Keep Clients and Content Top of Mind When Announcing Awards
By Heather McMichael
April 07, 2022 | 6-minute read
Communications Message and Strategy Planning Media Relations/PR
Great news! Your law firm just earned a prestigious award based on years of service and hard-earned results for your most sophisticated clients. Your immediate reaction might look something like this: Pat your lawyers on the back, post a glowing announcement on your firm’s website and share the news on social media.
But before you do that, it’s worth considering how much more effective this announcement could be if developed through the lens of the client. You may wonder if the client cares that the firm — or an individual lawyer — has been honored in some way. If communicated properly, the answer is yes. But the award win must be framed properly.
An article published in Good2BSocial explored this issue after the author attended an LMA conference in New York a few years ago. At that event, the general counsel panelists stated that they placed little value on these awards, “In-House Counsel Cares About Content, Not Awards.” So how do you balance sharing the news, satisfying your lawyers and not annoying your clients?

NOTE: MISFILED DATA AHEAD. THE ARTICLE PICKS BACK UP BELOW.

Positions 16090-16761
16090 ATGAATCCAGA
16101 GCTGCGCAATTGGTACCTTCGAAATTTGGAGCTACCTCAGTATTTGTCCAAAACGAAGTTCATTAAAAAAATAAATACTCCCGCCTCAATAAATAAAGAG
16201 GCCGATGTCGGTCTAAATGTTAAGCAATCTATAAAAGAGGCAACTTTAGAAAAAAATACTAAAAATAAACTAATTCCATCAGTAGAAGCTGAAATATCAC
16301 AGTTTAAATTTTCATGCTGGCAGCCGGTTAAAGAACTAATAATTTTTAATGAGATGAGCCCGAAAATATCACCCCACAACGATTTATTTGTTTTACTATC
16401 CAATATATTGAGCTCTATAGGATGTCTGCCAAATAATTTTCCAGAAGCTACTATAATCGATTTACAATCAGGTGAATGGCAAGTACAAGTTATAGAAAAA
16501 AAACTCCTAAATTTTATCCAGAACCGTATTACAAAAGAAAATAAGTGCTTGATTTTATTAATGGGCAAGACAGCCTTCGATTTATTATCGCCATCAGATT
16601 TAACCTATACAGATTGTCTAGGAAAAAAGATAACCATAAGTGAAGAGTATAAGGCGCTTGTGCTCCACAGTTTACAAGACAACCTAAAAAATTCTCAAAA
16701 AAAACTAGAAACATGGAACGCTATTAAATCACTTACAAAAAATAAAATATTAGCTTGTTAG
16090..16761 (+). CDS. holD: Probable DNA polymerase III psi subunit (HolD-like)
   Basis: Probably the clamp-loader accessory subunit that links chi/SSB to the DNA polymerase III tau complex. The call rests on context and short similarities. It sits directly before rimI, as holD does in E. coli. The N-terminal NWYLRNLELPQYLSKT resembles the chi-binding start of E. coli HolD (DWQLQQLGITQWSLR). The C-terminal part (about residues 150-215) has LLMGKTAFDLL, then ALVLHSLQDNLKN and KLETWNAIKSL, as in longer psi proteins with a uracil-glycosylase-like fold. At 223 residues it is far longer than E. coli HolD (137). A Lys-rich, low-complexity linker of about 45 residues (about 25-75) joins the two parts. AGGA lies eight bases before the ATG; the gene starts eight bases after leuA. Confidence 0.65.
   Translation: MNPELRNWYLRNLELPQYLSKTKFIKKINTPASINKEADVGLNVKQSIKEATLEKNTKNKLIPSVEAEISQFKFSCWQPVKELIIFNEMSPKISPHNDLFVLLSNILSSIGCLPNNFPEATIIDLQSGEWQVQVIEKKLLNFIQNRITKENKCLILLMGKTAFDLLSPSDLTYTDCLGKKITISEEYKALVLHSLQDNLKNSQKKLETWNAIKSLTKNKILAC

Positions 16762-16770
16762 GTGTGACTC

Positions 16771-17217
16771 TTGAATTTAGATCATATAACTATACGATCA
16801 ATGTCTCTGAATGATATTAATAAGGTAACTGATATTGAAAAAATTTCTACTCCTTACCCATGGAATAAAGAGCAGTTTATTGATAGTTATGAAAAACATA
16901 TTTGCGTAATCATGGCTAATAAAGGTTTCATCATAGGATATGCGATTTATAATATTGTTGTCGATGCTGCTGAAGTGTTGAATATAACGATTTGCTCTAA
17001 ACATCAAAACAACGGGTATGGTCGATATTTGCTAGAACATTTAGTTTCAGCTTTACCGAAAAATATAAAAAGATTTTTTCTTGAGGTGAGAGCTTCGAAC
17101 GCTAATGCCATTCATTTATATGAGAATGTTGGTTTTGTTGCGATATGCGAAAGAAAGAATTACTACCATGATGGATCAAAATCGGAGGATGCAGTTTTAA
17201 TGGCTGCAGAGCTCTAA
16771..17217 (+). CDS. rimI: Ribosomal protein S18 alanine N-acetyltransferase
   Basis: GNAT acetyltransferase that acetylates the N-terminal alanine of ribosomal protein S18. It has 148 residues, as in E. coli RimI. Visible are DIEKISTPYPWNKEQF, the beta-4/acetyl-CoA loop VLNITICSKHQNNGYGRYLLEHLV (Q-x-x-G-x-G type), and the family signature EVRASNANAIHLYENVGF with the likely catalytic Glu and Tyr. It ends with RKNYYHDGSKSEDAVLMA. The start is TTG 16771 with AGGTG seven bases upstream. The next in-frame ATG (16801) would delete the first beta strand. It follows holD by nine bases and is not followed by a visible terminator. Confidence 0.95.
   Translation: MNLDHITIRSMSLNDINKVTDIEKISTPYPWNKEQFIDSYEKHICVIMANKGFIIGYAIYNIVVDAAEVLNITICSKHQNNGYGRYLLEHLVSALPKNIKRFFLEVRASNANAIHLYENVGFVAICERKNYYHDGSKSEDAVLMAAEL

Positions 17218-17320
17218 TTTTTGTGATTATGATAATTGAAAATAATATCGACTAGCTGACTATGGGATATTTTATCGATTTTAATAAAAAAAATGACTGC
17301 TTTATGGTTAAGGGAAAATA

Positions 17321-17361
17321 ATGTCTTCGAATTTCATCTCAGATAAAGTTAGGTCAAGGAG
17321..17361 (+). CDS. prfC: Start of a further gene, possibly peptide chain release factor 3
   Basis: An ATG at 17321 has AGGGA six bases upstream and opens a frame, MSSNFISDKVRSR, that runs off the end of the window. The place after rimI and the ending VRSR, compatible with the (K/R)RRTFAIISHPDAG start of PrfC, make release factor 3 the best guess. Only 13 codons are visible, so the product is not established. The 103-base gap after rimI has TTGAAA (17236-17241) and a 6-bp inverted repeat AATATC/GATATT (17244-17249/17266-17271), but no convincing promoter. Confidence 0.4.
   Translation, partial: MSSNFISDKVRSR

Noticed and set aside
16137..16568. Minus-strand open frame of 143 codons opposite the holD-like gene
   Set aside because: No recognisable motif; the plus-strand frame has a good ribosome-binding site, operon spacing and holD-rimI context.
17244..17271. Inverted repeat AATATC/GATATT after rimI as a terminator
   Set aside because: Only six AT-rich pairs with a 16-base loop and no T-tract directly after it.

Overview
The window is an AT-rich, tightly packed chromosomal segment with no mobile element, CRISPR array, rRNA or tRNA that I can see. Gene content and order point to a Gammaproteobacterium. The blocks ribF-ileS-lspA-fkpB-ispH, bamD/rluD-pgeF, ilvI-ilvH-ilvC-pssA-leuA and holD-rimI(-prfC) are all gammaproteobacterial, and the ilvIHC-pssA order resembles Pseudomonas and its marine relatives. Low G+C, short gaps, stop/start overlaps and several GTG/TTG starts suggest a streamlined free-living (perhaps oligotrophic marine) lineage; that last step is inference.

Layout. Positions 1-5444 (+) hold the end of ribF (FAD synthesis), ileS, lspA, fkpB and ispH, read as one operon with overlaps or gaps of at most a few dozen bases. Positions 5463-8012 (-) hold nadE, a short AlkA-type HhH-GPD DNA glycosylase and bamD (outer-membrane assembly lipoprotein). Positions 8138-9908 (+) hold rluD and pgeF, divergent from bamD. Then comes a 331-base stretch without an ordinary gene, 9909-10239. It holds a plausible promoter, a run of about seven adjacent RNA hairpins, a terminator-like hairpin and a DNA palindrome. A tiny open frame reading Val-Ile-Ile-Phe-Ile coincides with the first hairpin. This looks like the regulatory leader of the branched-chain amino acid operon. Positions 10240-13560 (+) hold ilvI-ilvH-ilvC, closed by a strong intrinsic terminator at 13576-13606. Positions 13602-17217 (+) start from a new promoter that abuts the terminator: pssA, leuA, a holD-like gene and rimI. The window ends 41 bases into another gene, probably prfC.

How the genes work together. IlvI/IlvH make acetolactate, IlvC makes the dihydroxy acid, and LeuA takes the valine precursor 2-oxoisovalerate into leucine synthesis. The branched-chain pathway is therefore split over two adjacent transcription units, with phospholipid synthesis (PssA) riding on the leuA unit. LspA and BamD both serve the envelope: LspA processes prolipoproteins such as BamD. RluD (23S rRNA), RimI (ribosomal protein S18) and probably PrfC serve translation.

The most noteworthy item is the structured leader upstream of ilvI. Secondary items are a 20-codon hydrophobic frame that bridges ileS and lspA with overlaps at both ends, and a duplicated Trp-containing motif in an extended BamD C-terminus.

Awards often result in media articles outlining your firm’s abilities and showcasing your attorneys. Nothing beats third-party recognition and consistently appearing before clients and prospects via media, whether it is earned, owned or paid. Recognition of your firm’s expertise can reinforce a client’s decision to retain and rely on your services and should be seen as a strategic opportunity to connect with clients. Awards are also good for recruiting purposes and morale within your firm.
Practice Group of the Year: A Case Study
Recently, our firm earned a “Practice Group of the Year” honor from Law360. The publication recognized the Shook team for excellence demonstrated in landmark wins that influenced cybersecurity and privacy legislation and litigation. The firm viewed this as an opportunity to highlight the various teams nationally who work across the country in a collaborative effort to meet and exceed their clients’ needs. The award was also important to publicize as Shook is known primarily for product liability litigation and this was an opportunity to showcase other areas of strength within the firm that impact every industry.